Pete's active membership was only interrupted by World War II when he entered military service and was sent to Pearl Harbor, and remained in the Pacific Theater of Operations until Japan was defeated. Upon his return home he took an even more an active role in church activities. He held many different job, two of which seemed to never end, ushering and finance. He was elected to the vestryman times for terms only apart by the years required. He either headed or had a key role in two large projects, the building of the Parish Hall in 1954, and the acquisition of the Rectory at 507 Lindsay Street a few years later. Kotchie spent many years as a member of the Altar Guild, and keeping the Book of Remembrance.
We welcome the Briscoes to our group of St. Paul Legends. I give special thanks to Kay Briscoe King for her contribution of the detailed account of this family history.
George J. And Dora Carroll
George J. Carroll, Sr. founded the George J. Carroll and Son Funeral Home in Gainesville in 1900. He had been employed before in Chicago as an embalmer. The family name is still used except in recent years it has been operated by a different owner. Agnes Witherspoon Stephen arrived in Gainesville in 1926 to takeover as Superintendent of the Texas State School for Girls, are form school. Thus begins the interesting saga of these families in the life and times of St. Paul's.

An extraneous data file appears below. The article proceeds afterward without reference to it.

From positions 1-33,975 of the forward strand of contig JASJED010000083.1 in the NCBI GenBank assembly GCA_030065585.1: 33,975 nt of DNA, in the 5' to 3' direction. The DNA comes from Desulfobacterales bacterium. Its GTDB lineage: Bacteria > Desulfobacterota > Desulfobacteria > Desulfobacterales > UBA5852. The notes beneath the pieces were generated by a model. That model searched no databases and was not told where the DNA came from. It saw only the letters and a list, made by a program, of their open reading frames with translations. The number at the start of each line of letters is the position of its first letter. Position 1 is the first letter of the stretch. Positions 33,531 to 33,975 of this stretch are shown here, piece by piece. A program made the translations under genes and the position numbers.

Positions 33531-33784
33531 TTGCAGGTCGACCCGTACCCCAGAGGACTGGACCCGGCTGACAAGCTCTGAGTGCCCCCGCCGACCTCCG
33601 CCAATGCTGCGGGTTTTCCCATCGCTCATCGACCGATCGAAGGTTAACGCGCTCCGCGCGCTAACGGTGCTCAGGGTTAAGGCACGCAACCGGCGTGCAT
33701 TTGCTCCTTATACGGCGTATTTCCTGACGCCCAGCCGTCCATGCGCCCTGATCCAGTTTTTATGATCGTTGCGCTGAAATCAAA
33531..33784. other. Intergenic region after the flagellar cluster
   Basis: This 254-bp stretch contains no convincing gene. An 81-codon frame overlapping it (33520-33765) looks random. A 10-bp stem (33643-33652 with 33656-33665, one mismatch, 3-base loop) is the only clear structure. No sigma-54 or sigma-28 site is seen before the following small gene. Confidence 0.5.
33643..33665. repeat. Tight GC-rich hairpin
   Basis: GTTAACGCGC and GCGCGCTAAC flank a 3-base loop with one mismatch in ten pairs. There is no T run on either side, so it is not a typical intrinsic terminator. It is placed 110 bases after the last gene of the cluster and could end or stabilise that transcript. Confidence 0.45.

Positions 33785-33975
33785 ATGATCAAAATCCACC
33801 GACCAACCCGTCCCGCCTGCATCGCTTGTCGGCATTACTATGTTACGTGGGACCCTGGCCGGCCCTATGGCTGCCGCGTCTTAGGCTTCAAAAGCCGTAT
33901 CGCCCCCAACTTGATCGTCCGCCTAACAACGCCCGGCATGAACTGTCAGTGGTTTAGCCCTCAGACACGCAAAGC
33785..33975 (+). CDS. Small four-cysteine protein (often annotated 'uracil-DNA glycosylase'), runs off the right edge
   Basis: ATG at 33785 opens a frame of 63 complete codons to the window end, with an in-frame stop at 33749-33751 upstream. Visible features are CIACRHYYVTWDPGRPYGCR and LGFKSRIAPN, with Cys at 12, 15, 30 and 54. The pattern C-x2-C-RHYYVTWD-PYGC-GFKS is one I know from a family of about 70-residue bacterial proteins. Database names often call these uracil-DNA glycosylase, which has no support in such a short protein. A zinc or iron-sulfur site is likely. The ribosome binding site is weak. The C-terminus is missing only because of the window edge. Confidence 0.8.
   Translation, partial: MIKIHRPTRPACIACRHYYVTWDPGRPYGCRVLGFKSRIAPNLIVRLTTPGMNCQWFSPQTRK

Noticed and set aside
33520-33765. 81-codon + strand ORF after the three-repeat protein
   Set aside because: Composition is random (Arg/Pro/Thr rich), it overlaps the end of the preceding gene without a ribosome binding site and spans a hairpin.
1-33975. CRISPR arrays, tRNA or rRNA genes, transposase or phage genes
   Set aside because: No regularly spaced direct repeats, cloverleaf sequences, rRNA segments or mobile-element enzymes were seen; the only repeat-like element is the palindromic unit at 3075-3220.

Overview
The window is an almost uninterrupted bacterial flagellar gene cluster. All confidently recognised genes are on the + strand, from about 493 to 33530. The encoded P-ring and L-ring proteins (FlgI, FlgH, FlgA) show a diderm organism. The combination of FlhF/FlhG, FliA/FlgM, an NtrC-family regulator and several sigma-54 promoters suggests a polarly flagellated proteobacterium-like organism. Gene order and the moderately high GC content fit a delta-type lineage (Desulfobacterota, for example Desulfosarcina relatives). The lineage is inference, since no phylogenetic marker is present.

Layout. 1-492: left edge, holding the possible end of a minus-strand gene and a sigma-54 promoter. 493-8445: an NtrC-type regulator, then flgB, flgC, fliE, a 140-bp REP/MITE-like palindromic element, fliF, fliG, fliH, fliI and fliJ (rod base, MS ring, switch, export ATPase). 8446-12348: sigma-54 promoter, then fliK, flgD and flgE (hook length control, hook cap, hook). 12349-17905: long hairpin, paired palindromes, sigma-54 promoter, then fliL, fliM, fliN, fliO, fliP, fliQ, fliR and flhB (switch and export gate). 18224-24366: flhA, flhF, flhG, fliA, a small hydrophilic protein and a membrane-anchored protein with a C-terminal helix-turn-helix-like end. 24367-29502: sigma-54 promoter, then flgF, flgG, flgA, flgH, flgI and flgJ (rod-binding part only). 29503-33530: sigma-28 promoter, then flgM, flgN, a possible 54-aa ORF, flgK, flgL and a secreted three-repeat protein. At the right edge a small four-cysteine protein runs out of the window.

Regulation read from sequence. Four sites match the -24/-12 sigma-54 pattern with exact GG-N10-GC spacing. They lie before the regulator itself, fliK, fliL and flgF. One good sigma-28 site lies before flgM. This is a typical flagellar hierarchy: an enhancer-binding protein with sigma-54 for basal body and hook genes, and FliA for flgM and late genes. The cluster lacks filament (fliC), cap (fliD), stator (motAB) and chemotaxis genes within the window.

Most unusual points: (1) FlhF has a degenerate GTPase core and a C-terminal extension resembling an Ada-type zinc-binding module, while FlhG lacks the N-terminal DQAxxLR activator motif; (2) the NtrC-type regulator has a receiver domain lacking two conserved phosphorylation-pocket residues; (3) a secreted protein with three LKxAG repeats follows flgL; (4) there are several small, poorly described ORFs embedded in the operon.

Agnes Stephen descended from a long line of Anglicans, so quite naturally she and her teenaged daughter, Dora Eva, joined St. Paul's. In her professional life she was a shrewd businesswoman and could be as tough as nails, which was warranted on many occasions at the reform school. At St. Paul's she was a prominent layperson and took on many assignments, which was significant for a woman in her generation at that time. Her grandchildren named her Aggie and to them she was a wonderful gentle and loving person. She was confirmed July 15, 1936 and died on January 3, 1962.